High Recurrent Stroke Risk in Patients With a Carotid Web: JAMA
Recent research has highlighted that 1 of 6 patients with a symptomatic carotid web(CW ) had a recurrent stroke within 2 years, suggesting that medical management alone may not provide sufficient protection for patients with CW. The findings have been put forth in JAMA Neurology.
A carotid web (CW) is a shelf-like lesion along the posterior wall of the internal carotid artery bulb and an underrecognized cause of young stroke. Several studies suggest that patients with symptomatic CW have a high risk of recurrent stroke, but high-quality data are lacking.
Researchers undertook the current study to assess the 2-year risk of recurrent stroke in patients with a symptomatic CW.
For the study design, A comparative cohort study used data from the MR CLEAN trial (from 2010-2014) and MR CLEAN Registry (from 2014-2017). Data were analyzed in September 2020. The MR CLEAN trial and MR CLEAN Registry were nationwide prospective multicenter studies on endovascular treatment (EVT) of large vessel occlusion (LVO) stroke in the Netherlands. Baseline data were from 3439 consecutive adult patients with anterior circulation LVO stroke and available computed tomography (CT)–angiography of the carotid bulb. Two neuroradiologists reevaluated CT-angiography images for presence or absence of CW and identified 30 patients with CW ipsilateral to the index stroke. For these 30 eligible CW participants, detailed follow-up data regarding stroke recurrence within 2 years were acquired. These 30 patients with CW ipsilateral to the index stroke were compared with 168 patients without CW who participated in the MR CLEAN extended follow-up trial and who were randomized to the EVT arm.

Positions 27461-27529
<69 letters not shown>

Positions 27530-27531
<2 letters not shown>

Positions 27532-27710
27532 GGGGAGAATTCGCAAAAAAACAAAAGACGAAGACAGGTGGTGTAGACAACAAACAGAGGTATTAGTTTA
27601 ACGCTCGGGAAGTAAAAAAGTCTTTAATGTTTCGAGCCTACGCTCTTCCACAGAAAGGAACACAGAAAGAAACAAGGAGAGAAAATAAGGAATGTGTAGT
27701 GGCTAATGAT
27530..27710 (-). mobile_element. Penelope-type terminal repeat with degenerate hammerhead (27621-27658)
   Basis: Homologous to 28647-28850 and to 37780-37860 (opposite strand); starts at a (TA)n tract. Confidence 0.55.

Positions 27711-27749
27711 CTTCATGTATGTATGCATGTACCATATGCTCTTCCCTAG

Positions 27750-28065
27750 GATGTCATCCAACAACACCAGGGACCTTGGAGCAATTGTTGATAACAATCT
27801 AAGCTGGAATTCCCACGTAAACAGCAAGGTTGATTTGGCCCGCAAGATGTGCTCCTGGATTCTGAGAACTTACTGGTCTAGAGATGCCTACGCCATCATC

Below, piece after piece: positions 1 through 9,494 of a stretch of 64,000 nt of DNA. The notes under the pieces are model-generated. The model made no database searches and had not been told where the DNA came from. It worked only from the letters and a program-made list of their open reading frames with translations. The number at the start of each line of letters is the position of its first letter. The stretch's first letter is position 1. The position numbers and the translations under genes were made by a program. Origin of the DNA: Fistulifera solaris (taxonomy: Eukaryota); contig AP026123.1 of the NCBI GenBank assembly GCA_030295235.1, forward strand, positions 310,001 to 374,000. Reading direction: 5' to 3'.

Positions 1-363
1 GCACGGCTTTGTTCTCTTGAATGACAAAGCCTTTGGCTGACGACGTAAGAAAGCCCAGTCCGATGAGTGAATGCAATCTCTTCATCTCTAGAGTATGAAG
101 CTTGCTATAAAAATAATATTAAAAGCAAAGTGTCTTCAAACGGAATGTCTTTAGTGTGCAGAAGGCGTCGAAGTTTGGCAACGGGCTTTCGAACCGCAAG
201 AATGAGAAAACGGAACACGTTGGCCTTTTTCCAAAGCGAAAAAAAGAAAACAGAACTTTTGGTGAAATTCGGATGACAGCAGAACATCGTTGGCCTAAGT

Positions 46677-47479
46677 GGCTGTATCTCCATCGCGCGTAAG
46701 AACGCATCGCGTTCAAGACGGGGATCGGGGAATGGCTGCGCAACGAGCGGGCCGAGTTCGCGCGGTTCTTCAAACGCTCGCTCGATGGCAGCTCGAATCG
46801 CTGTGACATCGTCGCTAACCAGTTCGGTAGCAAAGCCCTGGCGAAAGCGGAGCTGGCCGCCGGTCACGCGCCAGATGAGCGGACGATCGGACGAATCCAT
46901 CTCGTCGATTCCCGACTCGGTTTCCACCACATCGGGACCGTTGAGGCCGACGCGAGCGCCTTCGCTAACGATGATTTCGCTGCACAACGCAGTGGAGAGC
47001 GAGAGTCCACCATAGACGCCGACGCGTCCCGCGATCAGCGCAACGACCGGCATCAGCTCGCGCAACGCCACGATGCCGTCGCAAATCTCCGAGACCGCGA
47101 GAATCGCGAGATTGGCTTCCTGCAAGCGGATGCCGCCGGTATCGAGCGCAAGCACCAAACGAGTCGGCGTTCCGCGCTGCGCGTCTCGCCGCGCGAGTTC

The primary outcome was recurrent stroke occurring within 2 years after the index stroke.
Results revealed some interesting facts.
- Of 3439 patients with baseline CT-angiography assessed, the median age was 72 years (interquartile range, 61-80 years) and 1813 (53%) were men.
- Patients with CW were younger (median age, 57 [interquartile range, 46-66] years vs 66 [interquartile range, 56-77] years; P = .02 and more often women (22 of 30 [73%] vs 67 of 168 [40%]; P = .001) than patients without CW.
- Twenty-eight of 30 patients (93%) received medical management after the index stroke (23 with antiplatelet therapy and 5 with anticoagulant therapy).
- During 2 years of follow-up, 5 of 30 patients (17%) with CW had a recurrent stroke compared with 5 of 168 patients (3%) without CW (adjusted hazard ratio, 4.9; 95% CI, 1.4-18.1).
For full article follow the link: doi:10.1001/jamaneurol.2021.1101
Source: JAMA Neurology